Great, in-depth story on Brittney Griner’s life, coming out, and what it means to her new employer, the WNBA.
The most interesting part to me is this:
Over the past 16 years, the WNBA has tried, ever so gently, to create space for itself in the saturated sports world. Marketing campaigns have cherry-picked players who best seem to represent traditional feminine ideals, but in trying to court mainstream fans, the league has struggled to become culturally relevant in its own niche.
Griner happily embraces what the WNBA has long shied away from: controversy. “It’s always been, ‘Oh, it’s just so nice the girls can play,'” says Mercury president Amber Cox. “We want role models, but we need lightning rods to balance things out. In that sense, Brittney has taken us to the next level. If someone is invoking emotion in people, they care. And apathy has been our biggest enemy.”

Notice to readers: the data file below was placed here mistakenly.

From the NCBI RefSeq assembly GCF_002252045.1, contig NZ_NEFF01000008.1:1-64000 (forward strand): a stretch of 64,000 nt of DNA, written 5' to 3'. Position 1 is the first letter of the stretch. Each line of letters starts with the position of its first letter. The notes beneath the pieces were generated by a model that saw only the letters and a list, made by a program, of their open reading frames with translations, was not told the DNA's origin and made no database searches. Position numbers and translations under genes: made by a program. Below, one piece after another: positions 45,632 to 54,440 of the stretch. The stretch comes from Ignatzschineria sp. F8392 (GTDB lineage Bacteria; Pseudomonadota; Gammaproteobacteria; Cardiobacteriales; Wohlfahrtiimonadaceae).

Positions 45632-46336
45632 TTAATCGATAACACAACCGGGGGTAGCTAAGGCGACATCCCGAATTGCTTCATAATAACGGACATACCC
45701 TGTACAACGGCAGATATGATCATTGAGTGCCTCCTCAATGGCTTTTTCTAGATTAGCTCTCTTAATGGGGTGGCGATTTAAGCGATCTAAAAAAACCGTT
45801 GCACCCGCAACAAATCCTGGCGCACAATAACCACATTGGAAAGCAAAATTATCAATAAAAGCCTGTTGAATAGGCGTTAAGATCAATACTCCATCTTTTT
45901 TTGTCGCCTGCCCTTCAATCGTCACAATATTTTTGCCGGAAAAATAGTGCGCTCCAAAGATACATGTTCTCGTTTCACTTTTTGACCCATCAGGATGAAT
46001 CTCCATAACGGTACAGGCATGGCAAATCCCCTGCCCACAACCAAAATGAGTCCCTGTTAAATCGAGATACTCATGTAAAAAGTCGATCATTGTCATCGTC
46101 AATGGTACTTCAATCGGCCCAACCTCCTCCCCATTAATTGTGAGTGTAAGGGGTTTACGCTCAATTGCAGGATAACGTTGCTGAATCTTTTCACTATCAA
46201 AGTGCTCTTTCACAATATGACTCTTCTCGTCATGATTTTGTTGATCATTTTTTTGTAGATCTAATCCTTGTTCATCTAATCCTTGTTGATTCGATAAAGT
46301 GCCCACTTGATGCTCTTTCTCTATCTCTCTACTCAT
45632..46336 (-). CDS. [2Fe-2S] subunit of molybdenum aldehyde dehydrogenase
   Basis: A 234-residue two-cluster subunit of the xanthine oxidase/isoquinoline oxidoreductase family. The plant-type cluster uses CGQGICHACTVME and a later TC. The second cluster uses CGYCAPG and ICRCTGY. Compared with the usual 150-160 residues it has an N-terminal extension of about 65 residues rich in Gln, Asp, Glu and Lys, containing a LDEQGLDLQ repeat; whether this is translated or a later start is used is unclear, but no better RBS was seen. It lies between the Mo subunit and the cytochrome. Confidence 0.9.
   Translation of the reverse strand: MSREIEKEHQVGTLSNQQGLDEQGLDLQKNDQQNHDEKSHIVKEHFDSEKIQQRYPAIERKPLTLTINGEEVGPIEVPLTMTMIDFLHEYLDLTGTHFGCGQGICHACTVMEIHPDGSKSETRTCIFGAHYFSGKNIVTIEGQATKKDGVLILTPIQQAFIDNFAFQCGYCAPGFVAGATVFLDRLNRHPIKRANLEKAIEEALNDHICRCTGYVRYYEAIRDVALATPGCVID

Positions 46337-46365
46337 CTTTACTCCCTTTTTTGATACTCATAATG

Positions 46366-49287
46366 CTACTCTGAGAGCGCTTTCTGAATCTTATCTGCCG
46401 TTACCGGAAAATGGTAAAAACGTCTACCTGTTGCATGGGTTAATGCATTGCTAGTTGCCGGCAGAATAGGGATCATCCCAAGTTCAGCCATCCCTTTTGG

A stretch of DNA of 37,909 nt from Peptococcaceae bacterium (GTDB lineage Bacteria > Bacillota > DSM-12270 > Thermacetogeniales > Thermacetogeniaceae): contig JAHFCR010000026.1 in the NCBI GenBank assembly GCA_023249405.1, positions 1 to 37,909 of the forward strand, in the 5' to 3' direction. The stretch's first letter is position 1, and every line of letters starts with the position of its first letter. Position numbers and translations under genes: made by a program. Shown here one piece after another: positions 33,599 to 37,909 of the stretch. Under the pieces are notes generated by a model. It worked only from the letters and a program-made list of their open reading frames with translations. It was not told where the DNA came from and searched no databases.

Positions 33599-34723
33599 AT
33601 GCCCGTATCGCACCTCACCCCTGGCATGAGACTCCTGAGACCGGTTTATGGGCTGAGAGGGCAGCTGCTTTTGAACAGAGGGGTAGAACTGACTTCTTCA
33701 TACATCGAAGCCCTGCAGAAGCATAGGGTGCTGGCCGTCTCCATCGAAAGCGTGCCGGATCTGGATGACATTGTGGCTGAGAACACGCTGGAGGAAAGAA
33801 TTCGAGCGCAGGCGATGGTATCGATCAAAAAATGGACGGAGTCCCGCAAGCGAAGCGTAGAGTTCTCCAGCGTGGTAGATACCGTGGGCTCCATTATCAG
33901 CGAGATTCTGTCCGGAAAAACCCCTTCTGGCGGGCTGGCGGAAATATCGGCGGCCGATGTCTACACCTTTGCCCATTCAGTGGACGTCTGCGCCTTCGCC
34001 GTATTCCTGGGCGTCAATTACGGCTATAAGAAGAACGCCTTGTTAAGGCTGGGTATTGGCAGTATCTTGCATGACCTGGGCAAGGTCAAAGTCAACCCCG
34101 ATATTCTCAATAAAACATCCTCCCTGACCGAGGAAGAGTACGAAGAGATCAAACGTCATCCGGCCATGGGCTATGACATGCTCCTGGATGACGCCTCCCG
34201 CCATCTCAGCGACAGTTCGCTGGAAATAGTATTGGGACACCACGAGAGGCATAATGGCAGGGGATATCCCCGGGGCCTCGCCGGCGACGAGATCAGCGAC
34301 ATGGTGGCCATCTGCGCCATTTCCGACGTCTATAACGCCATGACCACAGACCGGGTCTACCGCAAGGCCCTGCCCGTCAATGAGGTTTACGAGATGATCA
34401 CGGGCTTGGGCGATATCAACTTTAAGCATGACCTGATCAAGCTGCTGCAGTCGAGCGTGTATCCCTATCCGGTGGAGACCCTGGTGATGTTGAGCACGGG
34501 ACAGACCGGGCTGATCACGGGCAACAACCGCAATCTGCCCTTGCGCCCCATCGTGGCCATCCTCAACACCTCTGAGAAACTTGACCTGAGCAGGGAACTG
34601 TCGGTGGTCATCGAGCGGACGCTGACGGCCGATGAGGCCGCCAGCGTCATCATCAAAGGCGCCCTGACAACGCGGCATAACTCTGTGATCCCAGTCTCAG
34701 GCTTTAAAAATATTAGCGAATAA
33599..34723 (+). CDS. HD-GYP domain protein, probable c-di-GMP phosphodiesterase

Griner’s arrival coincides with intriguing new research about WNBA fans. League executives admit that their marketing efforts have been schizophrenic at times as they’ve searched for a common thread among their eclectic audience. Now the research shows a theme: People who support the WNBA have progressive views on gender. “They share the ultimate goal of living in a world where gender equality exists in all its forms,” says league president Laurel Richie.
The WNBA has been building toward the emergence of a player who can embody this philosophy, and now here she is with her size 17 sneakers and 88-inch wingspan. “This feels like a magical moment,” Richie says. “I think years from now, we’ll look back on 2013 as the pivotal year for this league.”
I completely agree with the “needing to embrace controversy” part.
Fans of the league have puzzled for years over the ways the WNBA has tried to market themselves. Maybe they finally have a game plan.